Series: The Big Bad Wolf, Book 1
Rating: 3 Stars
Length: 3781 Locations
A Little Tepid
Lily St. Claire has had the hots for Daniel Kane since high school, in fact has dreamed of him for years...odd dreams of man becoming a wolf with startling blue eyes, but upon returning to Baton Rouge after years away, the reality of seeing the man he's become rocks her to her core. But despite him working through the female population like it's his own personal smorgasbord of raunchy fun, he never seemed to notice her much.
Newly appointed Police Chief Daniel Kane noticed Lily St. Claire, all right. He's wanted her since they were both teens, but a promise to his sister kept him from making her his, despite how delicious she's always smelled to him. Seeing her upon her return to Baton Rouge, though, cleared up more than just a few things for him. While Lily smelled fantastic before, the allure of her scent now kicks all his instincts into high gear. She's a Dormant, a human with special abilities destined to be mate to a werewolf. To him. Had he known her nature, he never would have let her out of his sight all those years ago. Now that he knows, no promise to his sister - no force on earth, actually - will keep him from marking and claiming her. But there's another werewolf who knows who she is, what she is, and that wolf is a killer.
Before he gets a chance to do more than place an initial mark on her, she gives herself up to the killer to save her best friend, Daniel's sister, and the race against time and the war against Daniel's very nature begins.
Heather Killough-Walden has penned a couple of books I've thoroughly enjoyed in Hell Bent and The Third Kiss: Dorian's Dream, and there were aspects of The Heat (The Big Bad Wolf Series) that showed promise, but I had too many issues with it to appreciate it as much as I did those two titles.
I found the plot oddly disparate, two major plot threads that were developed and concluded independent of each other instead of being blended together to form a more balanced story arc. The main characters lacked much in the way of depth or dimension, their world was very sketchily built, and the relationship between Lily and Daniel had almost no development. The last was mostly due to the fact that it's almost impossible to develop a romance in a book if the lead characters only share a couple of scenes, as was the case here.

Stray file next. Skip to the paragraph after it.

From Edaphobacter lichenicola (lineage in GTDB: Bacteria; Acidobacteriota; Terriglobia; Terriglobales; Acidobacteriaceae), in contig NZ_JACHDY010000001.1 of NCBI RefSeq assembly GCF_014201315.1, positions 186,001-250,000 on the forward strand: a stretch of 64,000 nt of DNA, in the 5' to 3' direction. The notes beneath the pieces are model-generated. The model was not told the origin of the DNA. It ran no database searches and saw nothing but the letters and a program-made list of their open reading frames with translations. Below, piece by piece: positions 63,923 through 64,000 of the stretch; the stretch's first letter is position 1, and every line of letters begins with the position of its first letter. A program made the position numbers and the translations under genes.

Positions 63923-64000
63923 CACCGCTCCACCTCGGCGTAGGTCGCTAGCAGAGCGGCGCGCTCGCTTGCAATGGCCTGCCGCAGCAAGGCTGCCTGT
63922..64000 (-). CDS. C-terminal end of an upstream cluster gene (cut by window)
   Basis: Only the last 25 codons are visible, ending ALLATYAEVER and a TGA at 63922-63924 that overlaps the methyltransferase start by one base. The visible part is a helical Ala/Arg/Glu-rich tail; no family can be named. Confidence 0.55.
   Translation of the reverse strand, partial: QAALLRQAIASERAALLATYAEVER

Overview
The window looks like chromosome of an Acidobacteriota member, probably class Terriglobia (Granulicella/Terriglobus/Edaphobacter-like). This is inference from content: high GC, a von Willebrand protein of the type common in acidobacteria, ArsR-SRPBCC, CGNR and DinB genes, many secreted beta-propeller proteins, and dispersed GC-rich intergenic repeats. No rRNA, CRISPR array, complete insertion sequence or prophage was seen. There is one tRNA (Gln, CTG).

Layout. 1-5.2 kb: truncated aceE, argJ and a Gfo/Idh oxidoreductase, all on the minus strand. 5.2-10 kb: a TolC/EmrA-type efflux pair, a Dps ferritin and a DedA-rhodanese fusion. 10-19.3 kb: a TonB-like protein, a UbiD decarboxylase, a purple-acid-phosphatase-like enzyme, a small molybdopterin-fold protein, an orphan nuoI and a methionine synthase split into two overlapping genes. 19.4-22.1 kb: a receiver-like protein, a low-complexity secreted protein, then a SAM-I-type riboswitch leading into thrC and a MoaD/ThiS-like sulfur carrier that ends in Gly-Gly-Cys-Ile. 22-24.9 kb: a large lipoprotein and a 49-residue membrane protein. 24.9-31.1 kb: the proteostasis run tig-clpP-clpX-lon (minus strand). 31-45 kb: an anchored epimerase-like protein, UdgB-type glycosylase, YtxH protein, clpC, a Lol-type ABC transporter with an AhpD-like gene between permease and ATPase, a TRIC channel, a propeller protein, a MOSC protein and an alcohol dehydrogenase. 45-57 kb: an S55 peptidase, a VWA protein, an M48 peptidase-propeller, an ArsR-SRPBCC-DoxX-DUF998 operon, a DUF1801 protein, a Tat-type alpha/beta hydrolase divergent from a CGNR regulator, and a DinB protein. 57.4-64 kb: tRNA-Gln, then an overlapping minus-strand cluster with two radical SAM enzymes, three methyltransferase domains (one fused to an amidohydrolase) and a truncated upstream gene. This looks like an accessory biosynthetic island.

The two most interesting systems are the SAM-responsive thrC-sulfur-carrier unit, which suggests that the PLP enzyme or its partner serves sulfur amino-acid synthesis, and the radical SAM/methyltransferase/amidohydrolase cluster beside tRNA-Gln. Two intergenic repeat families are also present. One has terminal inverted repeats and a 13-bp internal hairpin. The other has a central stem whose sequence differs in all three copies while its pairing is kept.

On top of that, through a combination of actions that lacked intelligence and some that were just bad luck, Lily spent the majority of the book captured or in danger, and I'm not a fan of books that portray the female lead as nothing more than a damsel in distress who the male lead has to save again and again. Every time I read her being referred to as a Dormant I kept seeing "doormat" and it just wasn't appealing to me. My reading preferences lie elsewhere. I would have preferred she be given a more proactive, independent role, and wish that the concept of a Dormant had been both better defined and more cohesively developed.
I was very pleased, though, with the character Malcom Cole and the plot arc surrounding him. I sincerely hope that the second book in the series deals with him, and in it we see a more balanced, comprehensive plot with a stronger female lead who is more involved in her own story. I found Cole to be the most fascinating of the characters in this book and his backstory showed the most depth and complexity. I'm looking forward to seeing how his story progresses.
The Heat isn't a bad book, per se. Killough-Walden has definite writing chops. I just wasn't totally thrilled with the way this one was pieced together and didn't think it was as well developed as others I've read by her. The second book in this series, The Strip, is due out sometime in the future, but I couldn't find any concrete information on a release date on the author's site. On the bright side, there are several other books by Killough-Walden that I've purchased but have yet to read. I'll be getting to them soon as I wait for the next in The Big Bad Wolf series.